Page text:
A splayed-open and gutted pig may be a thing of beauty to a North Carolinian, but it wasn’t to me. What I saw on that sticky September late afternoon was a big dead animal sprawled belly up across a huge metal barrel drum. What I smelled, however, wasn’t bad. In fact, it smelled good. Very good. So, determined not to be the snobby New Yorker that I so clearly was, I steeled myself to do just as the natives did. I picked. With my fork, not my fingers. From the middle of the carcass—avoiding those areas that only a day or two before had abutted the head, feet, or tail, as though the degree of unadulterated pigginess somehow mysteriously increased the farther one traveled from the relatively innocuous torso, if one can speak of a pig’s torso, that is. With not the slightest bit of resistance whatsoever, the meat came off in shreds and chunks, and the instant I brought those shreds and chunks to my lips, I saw the light, just as surely as Paul did on the road to Damascus almost two millennia ago. I was instantly and irrevocably converted. Barbecue suddenly made complete and total sense to me. This was, hands down, the best meat I’d ever tasted in my entire life. Sweet, salty, succulent, with tender fleshy bits alternating with burnt crispy ones. I couldn’t stop picking and eating, and I’m sure that I made quite a pig of myself on that hot September day in the woods, with banjos playing, sweet tea flowing, banana pudding waiting for dessert, and more y’alls and darlin’s than I’d ever heard.
The whole business of pig-pickin’s and porcine nomenclature got me thinking. What was I reacting to more viscerally as I stood there in my New York City apartment, holding the phone to my ear and listening to that oh-so-hospitable Southern voice invite me to eat a pig? The mental image of a big dead animal splayed wide open or the no-holds barred name pig-pickin’? Would I have had the same immediate stomach-clenching reaction if that drawling voice on the telephone had invited me to a Labor Day pork roast? Perhaps, I thought, it was more the name than the thing that sent such a spasm of nausea straight through me. If it had been a pork roast I’d been invited to, I might have had a much different reaction. Pork, after all, is not all that different from the French porque or roast from rôtir, and we all know how we love it when our foods have French names. But a pig-pickin’? Nothing French about those words. Picg was what medieval Germanic tribes would have called baby swine and pician was what they would have done to that picgs’ carcass—hardly an image of elegant gourmets sitting down to dine.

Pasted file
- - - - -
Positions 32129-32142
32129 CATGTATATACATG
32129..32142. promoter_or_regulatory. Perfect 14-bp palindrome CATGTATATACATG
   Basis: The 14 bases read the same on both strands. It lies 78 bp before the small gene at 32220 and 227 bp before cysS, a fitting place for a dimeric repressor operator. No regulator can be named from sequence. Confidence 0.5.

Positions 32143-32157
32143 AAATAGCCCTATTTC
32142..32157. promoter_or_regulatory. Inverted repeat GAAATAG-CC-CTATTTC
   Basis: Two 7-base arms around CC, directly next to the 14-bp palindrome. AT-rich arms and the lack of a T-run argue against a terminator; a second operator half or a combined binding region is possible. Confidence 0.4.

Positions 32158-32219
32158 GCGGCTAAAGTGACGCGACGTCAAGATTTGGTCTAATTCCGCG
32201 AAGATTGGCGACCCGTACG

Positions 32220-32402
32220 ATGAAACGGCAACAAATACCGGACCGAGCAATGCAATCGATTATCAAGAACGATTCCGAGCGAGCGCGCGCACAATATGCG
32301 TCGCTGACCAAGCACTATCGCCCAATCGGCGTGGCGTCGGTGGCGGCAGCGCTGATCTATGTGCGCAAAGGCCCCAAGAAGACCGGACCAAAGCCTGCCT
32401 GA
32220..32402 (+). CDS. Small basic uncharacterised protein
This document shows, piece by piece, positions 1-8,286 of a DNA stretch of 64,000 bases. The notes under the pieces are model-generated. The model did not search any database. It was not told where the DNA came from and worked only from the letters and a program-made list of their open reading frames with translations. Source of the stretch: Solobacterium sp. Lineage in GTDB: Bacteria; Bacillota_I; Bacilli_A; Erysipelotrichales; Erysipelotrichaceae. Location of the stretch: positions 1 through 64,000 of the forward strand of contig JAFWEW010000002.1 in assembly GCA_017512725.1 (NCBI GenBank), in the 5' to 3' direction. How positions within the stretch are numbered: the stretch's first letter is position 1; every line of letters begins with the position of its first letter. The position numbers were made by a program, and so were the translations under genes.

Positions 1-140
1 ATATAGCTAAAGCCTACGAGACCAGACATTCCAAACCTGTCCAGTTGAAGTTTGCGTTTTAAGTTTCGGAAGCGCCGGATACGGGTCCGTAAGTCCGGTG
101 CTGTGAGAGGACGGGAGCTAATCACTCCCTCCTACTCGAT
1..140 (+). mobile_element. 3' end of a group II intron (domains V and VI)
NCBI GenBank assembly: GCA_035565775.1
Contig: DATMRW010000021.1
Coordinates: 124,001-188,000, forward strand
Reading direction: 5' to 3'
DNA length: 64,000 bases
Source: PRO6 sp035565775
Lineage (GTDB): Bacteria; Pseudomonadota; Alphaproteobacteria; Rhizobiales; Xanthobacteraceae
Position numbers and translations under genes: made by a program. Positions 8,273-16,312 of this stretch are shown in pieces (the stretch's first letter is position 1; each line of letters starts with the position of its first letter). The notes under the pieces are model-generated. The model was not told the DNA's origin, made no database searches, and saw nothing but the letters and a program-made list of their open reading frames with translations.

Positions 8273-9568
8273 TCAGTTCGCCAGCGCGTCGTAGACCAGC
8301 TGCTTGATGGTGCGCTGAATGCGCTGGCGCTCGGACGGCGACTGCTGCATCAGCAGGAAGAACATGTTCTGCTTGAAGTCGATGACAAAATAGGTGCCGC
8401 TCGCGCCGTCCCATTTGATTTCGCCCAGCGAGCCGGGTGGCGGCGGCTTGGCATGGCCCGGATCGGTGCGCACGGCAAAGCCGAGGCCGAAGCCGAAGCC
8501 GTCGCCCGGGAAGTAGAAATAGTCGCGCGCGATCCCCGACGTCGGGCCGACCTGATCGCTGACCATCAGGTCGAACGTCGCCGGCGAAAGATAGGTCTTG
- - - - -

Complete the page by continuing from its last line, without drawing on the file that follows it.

It was my reaction to that North Carolina Labor Day pig-pickin’ that first made me aware of the power of food words. In one way or another, we react to them. They make our mouths water, they make our stomachs twinge, and—perhaps most of all—they convey attitude. An attitude that holds a tarte aux pommes to be more refined than an apple pie, a boeuf bourgignon superior to a beef stew, and a pork roast more sophisticated than a pig-pickin.’
The obvious question, of course, is from where our food words derive their power.
(Excerpted and adapted from my Words to Eat By: Five Foods and the Culinary History of the English Language, St. Martin’s Press, 2011)